Since reactivating Pere Ubu in 1987 David Thomas and his cohorts have kept the focus consistently forward and in the process have accumulated one of rock’s more impressive discographies. In 2015 Fire Records began to collect Ubu’s early material into vinyl box sets, a smart maneuver helping to introduce those canonical works to a younger audience. The Coed Jail! tour finds Ubu’s current lineup tackling selections from 1975-1982, and on June 24 they brought the avant-garage to Washington, DC’s Rock and Roll Hotel with inspired precision.
As one of the busier active veteran units there was really little worry Pere Ubu’s live excursion into the back catalogue would be tentative or out-of-sync. Furthermore, as their generous yet efficient set unfurled from inside the intimate environs of the Rock and Roll Hotel, the assurances that Coed Jail! was something other than a mere greatest hits tour proved right on the money. Instead, the tour sheds contemporary light upon an era of enduring relevance, with Ubu conjuring a wild, utterly human sound.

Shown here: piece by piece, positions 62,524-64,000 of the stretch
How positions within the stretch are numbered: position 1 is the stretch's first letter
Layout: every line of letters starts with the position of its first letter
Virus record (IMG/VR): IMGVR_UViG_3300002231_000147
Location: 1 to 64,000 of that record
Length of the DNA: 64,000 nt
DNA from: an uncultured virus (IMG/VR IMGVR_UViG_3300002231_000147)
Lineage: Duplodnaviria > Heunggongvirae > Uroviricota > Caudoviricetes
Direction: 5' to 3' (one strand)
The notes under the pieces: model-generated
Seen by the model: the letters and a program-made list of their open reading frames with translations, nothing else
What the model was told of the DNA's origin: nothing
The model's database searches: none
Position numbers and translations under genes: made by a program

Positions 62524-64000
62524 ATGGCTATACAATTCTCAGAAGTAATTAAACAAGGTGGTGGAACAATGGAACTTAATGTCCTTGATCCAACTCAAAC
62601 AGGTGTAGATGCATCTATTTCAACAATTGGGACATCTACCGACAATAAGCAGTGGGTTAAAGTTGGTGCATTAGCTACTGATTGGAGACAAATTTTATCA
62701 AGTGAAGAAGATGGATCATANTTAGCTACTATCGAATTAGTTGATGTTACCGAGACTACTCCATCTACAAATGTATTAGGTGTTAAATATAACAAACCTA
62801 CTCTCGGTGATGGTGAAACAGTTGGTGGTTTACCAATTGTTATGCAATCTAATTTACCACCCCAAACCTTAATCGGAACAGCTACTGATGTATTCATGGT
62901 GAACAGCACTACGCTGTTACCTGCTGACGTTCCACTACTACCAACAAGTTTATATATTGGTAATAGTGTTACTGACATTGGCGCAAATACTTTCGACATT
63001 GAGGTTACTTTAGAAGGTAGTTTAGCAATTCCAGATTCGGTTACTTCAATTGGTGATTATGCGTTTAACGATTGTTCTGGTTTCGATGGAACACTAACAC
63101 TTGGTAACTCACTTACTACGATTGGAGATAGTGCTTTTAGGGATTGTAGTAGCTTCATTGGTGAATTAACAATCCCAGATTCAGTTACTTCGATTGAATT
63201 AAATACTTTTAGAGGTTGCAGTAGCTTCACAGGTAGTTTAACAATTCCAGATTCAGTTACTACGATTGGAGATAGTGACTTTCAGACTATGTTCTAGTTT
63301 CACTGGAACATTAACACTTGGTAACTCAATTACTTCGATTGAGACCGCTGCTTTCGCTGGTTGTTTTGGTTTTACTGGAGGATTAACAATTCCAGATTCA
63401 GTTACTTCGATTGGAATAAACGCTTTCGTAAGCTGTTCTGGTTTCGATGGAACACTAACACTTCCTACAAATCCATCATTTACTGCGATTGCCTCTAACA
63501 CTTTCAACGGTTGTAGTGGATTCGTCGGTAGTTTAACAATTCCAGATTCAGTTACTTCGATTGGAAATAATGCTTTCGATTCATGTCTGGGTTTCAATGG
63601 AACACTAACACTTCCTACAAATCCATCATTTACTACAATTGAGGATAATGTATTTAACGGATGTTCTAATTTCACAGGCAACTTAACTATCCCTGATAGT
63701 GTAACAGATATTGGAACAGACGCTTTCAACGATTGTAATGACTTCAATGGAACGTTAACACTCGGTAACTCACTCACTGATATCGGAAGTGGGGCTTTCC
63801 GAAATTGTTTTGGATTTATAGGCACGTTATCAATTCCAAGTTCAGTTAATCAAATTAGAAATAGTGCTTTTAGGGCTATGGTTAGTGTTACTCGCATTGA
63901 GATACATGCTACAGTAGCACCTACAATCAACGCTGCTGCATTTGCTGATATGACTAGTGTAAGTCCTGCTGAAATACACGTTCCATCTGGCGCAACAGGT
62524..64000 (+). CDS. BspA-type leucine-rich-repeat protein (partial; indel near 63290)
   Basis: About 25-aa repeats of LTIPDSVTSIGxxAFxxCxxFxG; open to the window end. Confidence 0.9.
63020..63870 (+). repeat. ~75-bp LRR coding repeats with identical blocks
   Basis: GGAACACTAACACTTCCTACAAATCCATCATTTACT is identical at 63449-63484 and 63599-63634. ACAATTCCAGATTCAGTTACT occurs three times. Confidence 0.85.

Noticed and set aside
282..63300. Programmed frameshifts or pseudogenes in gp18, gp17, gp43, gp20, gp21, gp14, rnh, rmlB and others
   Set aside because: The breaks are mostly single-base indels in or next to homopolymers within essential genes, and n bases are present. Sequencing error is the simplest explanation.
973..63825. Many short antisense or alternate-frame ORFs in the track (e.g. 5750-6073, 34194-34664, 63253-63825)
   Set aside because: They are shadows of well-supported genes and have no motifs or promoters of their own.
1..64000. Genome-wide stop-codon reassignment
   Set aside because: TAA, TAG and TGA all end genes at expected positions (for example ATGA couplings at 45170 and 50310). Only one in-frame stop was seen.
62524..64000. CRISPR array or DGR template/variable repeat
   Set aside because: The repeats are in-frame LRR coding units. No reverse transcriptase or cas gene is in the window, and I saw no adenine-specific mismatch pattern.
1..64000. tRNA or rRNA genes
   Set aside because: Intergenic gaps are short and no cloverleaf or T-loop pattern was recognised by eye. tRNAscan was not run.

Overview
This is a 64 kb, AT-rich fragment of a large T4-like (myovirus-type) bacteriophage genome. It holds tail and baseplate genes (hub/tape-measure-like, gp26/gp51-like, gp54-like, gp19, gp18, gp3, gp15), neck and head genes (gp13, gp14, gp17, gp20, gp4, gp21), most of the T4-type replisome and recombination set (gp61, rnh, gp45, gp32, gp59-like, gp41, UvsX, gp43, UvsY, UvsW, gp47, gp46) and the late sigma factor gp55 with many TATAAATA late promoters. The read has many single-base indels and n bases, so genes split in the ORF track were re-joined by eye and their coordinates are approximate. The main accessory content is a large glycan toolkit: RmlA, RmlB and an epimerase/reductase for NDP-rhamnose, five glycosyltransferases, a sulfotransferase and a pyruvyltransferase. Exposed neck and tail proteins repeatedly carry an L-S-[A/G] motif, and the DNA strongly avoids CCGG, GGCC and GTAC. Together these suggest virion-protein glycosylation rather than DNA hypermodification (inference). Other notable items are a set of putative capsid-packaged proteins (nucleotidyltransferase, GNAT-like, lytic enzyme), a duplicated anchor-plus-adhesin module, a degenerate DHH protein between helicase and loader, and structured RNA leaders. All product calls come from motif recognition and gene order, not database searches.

The evening began with a short and loose appearance by Cleveland’s Obnox. Featuring ex-Bassholes and This Moment in Black History drummer Lamont “Bim” Thomas, for this current endeavor he plays guitar, sings, and in a maneuver sure to catch a few newcomers off guard, raps over a foundation of looped amp noise and live drums.
The majority of Obnox’s set, which found the duo joined on a pair of occasions by Ubu drummer Steve Mehlman, was raw, bluesy garage punk likely to please fans of assorted acts on the In the Red label. Plus, the non-gimmicky dives into hip hop actually brought to mind the merger of white hickdom and urban blackness found in Thomas’ Bassholes associate Don Howland’s work in The Gibson Bros. However, the execution was quite different as Thomas evinced a real talent for rapping.